With Wonder Woman blazing a trail at theaters across the United States, the female superhero is being hailed as a powerful new role model for girls and a break away from sexism in Hollywood.
The film, starring Israeli actress Gal Gadot, smashed box-office records on its opening weekend, raking in more than $103 million in the United States — a record for a movie directed by a woman, Patty Jenkins. The previous record holder was Sam Taylor-Johnson's Fifty Shades of Grey.
Online debates ahead of the film's release about the Amazonian superhero's lack of armpit hair and the furor surrounding her selection last year as a U.N. honorary ambassador have only served to boost box-office takings.
But it is above all the depiction of the sword-wielding, lasso-tossing character as an empowered woman that accounts for the film's triumph, said Melissa Silverstein, founder of the Women and Hollywood blog and co-founder of the women-focused Athena Film Festival.
'Our stories matter'
"It's almost an exclamation point on what women have been saying for a long time, in the industry, outside the industry — that our stories matter, we are the heroes of the stories, we can kick butt as well as anyone else and we're equal," she told the Thomson Reuters Foundation in a phone interview.
Wonder Woman was first imagined in 1941 as an icon of female empowerment — even appearing on the inaugural cover of the flagship feminist publication Ms. magazine three decades later.
But her modern portrayal has been criticized for shifting to a sexualized buxom character, typically clad in a red-white-and-blue body suit.
The United Nations dumped Wonder Woman less than two months after naming her as an ambassador for women's and girls' empowerment amid criticism that her pin-up image sent the wrong message.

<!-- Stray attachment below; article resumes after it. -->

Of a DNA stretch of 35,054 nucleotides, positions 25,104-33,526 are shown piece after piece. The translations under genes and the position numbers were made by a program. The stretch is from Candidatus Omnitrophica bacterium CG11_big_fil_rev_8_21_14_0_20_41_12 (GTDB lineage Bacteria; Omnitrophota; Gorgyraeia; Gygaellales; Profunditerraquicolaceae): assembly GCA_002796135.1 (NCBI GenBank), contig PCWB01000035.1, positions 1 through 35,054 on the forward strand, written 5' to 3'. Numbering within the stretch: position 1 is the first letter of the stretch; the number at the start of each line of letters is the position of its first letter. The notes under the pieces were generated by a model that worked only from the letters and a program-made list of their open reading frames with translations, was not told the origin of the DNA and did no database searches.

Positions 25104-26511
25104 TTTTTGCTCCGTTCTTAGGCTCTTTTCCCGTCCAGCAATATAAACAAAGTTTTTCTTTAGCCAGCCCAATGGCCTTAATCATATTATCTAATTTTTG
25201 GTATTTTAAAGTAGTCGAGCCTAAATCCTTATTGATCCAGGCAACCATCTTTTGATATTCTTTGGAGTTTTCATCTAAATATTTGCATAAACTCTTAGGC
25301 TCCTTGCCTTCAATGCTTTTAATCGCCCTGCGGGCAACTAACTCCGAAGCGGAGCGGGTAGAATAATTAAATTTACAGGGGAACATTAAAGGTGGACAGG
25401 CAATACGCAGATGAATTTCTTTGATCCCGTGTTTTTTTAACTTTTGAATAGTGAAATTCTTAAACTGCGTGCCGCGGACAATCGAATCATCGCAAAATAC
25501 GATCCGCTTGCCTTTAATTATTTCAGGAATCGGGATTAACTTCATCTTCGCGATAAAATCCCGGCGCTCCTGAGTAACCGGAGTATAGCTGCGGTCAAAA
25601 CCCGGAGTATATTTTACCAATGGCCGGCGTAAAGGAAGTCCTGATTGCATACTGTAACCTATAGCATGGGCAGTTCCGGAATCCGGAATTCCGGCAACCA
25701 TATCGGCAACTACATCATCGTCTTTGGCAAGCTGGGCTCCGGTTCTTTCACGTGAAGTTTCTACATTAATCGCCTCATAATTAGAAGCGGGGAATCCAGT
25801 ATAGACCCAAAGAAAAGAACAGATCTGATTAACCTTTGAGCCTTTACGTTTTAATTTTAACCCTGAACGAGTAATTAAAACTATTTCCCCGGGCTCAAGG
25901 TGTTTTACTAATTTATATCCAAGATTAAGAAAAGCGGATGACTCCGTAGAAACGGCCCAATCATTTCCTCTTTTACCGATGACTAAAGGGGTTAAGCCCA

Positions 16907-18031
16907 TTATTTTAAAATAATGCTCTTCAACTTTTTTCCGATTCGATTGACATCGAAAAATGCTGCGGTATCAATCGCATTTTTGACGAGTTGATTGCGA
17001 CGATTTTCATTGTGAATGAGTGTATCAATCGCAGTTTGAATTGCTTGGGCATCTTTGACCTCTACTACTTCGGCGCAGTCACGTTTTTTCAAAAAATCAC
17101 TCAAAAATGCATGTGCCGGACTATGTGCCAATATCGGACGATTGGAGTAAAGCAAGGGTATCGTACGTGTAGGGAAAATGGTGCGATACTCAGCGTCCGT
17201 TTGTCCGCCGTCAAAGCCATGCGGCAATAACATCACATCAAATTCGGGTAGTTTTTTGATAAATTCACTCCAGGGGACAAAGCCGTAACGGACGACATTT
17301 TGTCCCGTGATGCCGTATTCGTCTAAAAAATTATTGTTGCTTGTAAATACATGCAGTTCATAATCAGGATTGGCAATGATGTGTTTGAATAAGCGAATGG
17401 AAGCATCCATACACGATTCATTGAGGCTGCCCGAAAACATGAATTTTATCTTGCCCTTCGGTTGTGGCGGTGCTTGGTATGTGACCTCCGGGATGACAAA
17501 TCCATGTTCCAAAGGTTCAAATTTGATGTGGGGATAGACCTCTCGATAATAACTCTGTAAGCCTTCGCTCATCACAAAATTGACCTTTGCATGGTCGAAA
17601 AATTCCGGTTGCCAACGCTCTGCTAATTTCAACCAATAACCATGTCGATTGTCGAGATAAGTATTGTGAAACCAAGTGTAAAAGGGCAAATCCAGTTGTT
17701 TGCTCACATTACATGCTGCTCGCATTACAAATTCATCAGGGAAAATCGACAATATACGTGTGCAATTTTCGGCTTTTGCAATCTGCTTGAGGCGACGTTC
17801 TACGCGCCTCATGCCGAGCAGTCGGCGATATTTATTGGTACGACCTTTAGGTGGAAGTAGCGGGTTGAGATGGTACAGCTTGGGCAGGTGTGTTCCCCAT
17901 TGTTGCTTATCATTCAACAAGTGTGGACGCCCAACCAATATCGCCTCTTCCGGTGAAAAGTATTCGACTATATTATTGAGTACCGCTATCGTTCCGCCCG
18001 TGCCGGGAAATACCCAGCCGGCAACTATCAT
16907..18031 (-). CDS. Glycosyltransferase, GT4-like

The film reverts to her original incarnation.
"Wonder Woman" is one of three comic-book superheroes from the 1930s and 1940s whose stories have been published almost without interruption — alongside Batman and Superman — according to Harvard history professor Jill Lepore.
Debut sparks celebrations
Yet, Jenkins' film is the first theatrical release starring the Princess of the Amazons. Her debut on the silver screen has prompted a host of celebratory initiatives.
In New York, Wonder Woman enthusiasts have raised more than $8,000 in six days to send high school girls to a screening in Washington, D.C.
And female-only showings by the cinema chain Alamo Drafthouse have sold out from Austin, Texas, to New York, with promises of proceeds going to Planned Parenthood, a women's health care provider.
Silverstein said the blockbuster should herald a new era in a Hollywood film industry skewed in favor of male characters and filmmakers.
Last year, females made up just 29 percent of protagonists among the 100 top-grossing U.S. films, according to the Center for the Study of Women in Television and Film at San Diego State University in California.
Behind the scenes, women made up just 7 percent of directors working on the top 250 domestic grossing films in 2016, a study by the same center showed.
"The bigger picture is, for me, that women stories are as valid as male stories," said Silverstein.